A recent survey from CareerBuilder indicates that 1 in 5 employers are asking illegal interview questions.
Excerpts from the article below list the illegal questions. Would you like to know how to ask some of these questions in a manner that is not illegal? We invite you to contact us and ask for a complementary subscription to the HR360 service. Just write an email to email@example.com and in the heading write HR360. HR360 can be your one-stop source for employee management guidance.
CHICAGO, April 9, 2015 –In a recent CareerBuilder survey of 2192 hiring managers, 20 percent of hiring managers indicated they have asked a question in a job interview only to find out later that it was illegal to ask.
“It’s important for both interviewer and interviewee to understand what employers do and don’t have a legal right to ask in a job interview – for both parties’ protection,” says Rosemary Haefner, chief human resources officer at CareerBuilder. “Though their intentions may be harmless, hiring managers could unknowingly be putting themselves at risk for legal action, as a job candidate could argue that certain questions were used to discriminate against him or her.”
More than 2,100 hiring and human resource managers across industries participated in the nationwide survey, commissioned by CareerBuilder and conducted online by Harris Poll from November 4 to December 2, 2014.
Interview Questions That Aren’t Okay to Ask
The following questions are illegal for hiring managers to ask; yet, when asked if they knew if these questions were illegal, at least one third of employers indicated they didn’t know:
– What is your religious affiliation? (HR360 has an acceptable alternative)
– Are you pregnant? (HR360 has an acceptable alternative)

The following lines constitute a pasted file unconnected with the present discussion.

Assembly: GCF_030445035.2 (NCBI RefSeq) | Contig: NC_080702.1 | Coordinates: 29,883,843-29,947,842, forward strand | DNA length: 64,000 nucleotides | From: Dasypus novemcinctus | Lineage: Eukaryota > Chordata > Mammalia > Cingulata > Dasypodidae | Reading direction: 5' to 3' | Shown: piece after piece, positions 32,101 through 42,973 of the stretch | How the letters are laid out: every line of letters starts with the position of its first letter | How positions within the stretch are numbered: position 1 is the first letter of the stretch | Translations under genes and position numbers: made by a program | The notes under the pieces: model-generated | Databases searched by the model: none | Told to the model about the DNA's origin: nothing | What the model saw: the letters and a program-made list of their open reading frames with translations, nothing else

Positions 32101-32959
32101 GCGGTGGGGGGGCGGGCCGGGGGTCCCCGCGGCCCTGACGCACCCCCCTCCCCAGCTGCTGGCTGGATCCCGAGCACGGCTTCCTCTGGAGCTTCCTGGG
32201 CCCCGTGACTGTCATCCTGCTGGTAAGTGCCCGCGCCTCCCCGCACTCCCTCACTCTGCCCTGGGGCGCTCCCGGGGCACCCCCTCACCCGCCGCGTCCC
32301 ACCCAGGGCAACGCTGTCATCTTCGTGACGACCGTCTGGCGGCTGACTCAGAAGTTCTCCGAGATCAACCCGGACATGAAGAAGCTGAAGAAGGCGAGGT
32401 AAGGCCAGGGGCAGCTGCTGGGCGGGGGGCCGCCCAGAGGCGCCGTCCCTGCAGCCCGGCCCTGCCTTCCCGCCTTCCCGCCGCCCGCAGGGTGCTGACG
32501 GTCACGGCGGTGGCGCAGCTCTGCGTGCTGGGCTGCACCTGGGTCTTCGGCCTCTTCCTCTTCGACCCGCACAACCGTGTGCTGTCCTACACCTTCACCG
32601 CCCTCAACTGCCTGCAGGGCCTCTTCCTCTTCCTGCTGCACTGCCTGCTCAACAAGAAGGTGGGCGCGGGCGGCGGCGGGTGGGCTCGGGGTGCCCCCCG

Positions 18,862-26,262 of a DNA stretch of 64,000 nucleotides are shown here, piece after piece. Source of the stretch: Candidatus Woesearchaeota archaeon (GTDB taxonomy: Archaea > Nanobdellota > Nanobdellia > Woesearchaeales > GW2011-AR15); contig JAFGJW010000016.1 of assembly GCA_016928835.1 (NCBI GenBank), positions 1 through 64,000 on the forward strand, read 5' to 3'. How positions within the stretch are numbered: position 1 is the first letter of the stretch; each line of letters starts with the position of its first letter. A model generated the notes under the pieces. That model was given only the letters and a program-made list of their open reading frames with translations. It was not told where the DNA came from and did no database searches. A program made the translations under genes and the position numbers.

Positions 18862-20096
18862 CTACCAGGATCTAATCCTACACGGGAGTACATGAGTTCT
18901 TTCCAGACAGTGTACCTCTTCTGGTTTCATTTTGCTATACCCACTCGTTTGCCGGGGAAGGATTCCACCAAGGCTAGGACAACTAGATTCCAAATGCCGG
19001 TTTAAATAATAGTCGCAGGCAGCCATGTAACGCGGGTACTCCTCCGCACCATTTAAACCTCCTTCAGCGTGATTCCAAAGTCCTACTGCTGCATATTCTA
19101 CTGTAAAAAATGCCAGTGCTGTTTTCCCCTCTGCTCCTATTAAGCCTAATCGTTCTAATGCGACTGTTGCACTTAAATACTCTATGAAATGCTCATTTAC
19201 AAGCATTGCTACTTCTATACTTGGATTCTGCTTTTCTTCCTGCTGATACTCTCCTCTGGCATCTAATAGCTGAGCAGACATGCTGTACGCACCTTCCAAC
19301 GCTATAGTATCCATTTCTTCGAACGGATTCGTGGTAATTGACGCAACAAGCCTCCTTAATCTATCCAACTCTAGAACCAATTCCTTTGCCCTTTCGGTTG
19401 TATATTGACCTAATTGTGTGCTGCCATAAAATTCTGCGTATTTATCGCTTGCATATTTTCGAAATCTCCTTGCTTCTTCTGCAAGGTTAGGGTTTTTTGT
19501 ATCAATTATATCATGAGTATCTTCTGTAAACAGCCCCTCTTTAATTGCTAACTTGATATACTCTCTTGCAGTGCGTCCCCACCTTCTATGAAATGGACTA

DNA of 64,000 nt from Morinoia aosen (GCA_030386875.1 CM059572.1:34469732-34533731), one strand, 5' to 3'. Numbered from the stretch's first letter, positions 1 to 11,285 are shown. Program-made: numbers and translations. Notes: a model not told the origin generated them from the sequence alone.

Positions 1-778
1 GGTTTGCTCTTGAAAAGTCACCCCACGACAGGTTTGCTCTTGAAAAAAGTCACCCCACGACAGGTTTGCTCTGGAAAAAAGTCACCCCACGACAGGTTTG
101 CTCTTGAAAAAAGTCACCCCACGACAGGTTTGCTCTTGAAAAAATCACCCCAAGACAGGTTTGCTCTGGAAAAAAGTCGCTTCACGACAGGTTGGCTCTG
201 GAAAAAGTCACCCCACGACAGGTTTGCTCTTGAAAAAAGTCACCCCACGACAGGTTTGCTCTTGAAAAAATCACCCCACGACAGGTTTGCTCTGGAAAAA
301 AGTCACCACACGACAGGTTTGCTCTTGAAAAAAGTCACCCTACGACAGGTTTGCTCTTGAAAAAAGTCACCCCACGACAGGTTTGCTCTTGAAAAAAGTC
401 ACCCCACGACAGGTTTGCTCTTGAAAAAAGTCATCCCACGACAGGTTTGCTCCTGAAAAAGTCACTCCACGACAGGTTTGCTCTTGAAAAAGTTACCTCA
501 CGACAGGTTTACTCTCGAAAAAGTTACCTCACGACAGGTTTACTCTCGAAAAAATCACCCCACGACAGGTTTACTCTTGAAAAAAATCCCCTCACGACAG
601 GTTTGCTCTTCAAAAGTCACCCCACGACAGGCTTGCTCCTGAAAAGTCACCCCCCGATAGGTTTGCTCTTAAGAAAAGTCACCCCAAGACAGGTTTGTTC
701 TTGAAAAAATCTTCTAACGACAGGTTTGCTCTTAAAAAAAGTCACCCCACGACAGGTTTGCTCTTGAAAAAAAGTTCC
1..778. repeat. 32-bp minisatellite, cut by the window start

– What is your political affiliation?
– What is your race, color or ethnicity?
– How old are you?
– Are you disabled?
– Are you married? (HR360 has an acceptable alternative)
– Do you have children or plan to? (HR360 has an acceptable alternative)
– Are you in debt?
– Do you social drink or smoke?
Often the legality of the question is in how the interviewer asks it. For example, a number of hiring managers didn’t know the legality of asking the following:
– When do you plan to retire? Asking candidates what their long-term goals are is okay, but asking when they plan to retire is off the table.
– Where do you live? Asking candidates where they live could be interpreted as a way to discriminate based on their location and is therefore illegal. Asking them if they are willing to relocate, however, is okay. (HR360 has an acceptable alternative)
– What was the nature of your military discharge? Asking why a military veteran was discharged is illegal; however asking what type of education, training or work experience received while in the military is not.
– Are you a U.S. citizen? While it’s okay to ask if a candidate is legally eligible for employment in the U.S., it’s not okay to ask about citizenship or national origin. (HR360 has an acceptable alternative)